Water myths debunked; How much to drink and when to drink it, plus what the real benefits are

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Amy Lewis
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It’s one of the simplest drinks on the planet, surrounded by an endless stream of complex myths and theories.

From the eight glasses a day rule to the much debated benefits of warm water and lemon, we’ve decided that enough is enough when it comes to the confusion surrounding H2O.

So we've knocked on the door of two medical experts, to ask them everything they know about water, the body and optimum hydration.

Here's what they had to say - sans marketing bumf.

Your day in glasses of water

Just like most scientific sources, our experts were divided on the exact number of glasses of water a person should drink each day. What they did agree on however, is that you should listen to thirst signals from your body, and keep your water intake steady.

Here's a suggested water timetable*, based on what our experts had to say.

Morning: Drink a glass of water to rehydrate your body after the hours you've spent asleep without taking on any fluids.

Mid-day: Keep a 500ml bottle (around two regular drinking glasses) on your desk or in your handbag and take regular sips through out the day. Aim to refill the bottle once, or to drink around four glasses of water through the day.

Evening: If you've been to the gym or done any exercise be sure to rehydrate by slowly sipping around 500mls of water. Don't glug it down in one go.

Before bed: Drink some water around an hour before you go to bed, to ensure that your body is hydrated while it repairs itself overnight, but your kidneys get to rest too.

How much water do we actually need to drink?

The eight glasses rule has been held up and ripped down by experts and health officials on either side of the fence for years.

Most recently, Aaron E. Carroll, a Professor of Pediatrics and leading researcher at Indiana University School of Medicine, has claimed the rule came from a misappropriation of 1945 Food and Nutrition Board recommendations.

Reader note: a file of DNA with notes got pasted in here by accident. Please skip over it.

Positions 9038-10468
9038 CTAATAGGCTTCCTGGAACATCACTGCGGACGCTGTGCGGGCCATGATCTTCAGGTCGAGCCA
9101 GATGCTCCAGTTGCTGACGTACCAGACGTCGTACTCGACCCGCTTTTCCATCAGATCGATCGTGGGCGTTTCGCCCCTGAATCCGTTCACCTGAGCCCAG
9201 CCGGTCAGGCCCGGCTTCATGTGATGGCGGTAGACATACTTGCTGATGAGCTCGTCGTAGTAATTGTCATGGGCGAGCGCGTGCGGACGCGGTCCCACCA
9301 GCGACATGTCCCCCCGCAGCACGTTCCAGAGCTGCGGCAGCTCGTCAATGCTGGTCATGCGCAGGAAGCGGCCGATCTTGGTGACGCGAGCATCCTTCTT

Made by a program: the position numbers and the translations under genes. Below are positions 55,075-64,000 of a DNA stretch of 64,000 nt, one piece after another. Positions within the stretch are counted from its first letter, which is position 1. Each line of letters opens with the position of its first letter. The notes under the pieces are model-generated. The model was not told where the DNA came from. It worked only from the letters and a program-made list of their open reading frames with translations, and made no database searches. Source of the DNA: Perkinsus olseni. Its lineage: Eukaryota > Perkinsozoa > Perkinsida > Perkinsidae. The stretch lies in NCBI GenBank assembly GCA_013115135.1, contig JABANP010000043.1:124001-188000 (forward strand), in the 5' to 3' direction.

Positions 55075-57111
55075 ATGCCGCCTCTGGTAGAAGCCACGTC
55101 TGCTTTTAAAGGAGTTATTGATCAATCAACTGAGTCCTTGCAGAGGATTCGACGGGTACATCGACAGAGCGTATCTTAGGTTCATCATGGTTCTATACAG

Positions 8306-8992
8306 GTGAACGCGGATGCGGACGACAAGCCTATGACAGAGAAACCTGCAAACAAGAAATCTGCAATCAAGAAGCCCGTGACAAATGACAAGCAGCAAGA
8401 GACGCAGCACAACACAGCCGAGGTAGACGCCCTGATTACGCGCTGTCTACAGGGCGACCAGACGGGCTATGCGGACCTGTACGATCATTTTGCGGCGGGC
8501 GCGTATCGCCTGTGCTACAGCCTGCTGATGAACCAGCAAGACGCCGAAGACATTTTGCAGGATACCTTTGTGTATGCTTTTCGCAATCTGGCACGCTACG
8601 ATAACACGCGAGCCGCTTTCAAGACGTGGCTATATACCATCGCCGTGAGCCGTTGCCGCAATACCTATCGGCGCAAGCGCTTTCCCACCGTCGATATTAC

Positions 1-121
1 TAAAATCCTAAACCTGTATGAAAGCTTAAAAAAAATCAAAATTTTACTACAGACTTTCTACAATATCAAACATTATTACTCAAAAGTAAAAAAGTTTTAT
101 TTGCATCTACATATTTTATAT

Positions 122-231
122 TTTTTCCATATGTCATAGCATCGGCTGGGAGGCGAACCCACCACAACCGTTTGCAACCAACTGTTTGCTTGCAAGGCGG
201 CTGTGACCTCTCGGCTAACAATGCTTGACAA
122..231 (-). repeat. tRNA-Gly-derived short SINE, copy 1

Writing in the New York Times, he says that while the recommendation is indeed that people need the equivalent of eight glasses of water a day, the document's subsequent sentence, which read: "most of this quantity is contained in prepared foods", has been largely ignored.

He concludes that we just don't need to drink eight glasses, because our food already contains plenty of water.

We asked Dr Emma Derbyshire, Founder of Nutritional Insight and Adviser to the Natural Hydration Council, plus Dr Jayne Busby, a GP at Bupa’s new Health and Dental Centre in Canary Wharf (Crossrail Place), for their expert advice.

“Water makes up over half of our bodies and is essential for them to function," begins Dr Jayne Busby. "The amount we need varies from person to person depending on their age, the amount of exercise they do, the climate, and their diet.”

“As a basic rule of thumb you should aim for around eight to 10 glasses of fluid a day, and you can get this from water and other drinks, or from foods such as cucumber and lettuce.”

“My advice however, is to listen to your body, as thirst is a natural response to dehydration. Checking the colour of your urine is also important. Urine should be quite clear and light coloured – if it’s dark yellow and you are passing less than 7 times per day then you need to drink more.”

Dr Emma Derbyshire agrees.

“Like vitamins and minerals, our fluid requirements are individual and depend on factors such as body weight and size, physical activity and the temperature of our environment,” she explains.

“European guidelines recommend that women aim to drink about 1.5 litres of fluid a day and men about 2 litres (on top of water provided by food in our diet). This is about eight 200ml glasses for women and ten 200ml glasses for men.”

“Confusion around drinking eight glasses of water has come about as in the scientific community when we are talking about water we are referring to the ‘nutrient’ [rather than simply glasses to be drunk] – which is present in all fluids and foods.”

Is there a ‘best time’ to drink water?

Will two glasses of water in the morning really ‘wake up’ your internal organs?  Does a glass of water before and after every meal actually help with digestion?

There are plenty of myths out there about when and why to drink water, so we put a few of the most popular to our experts.

Does drinking water first thing in the morning help to ‘kick-start’ your internal organs?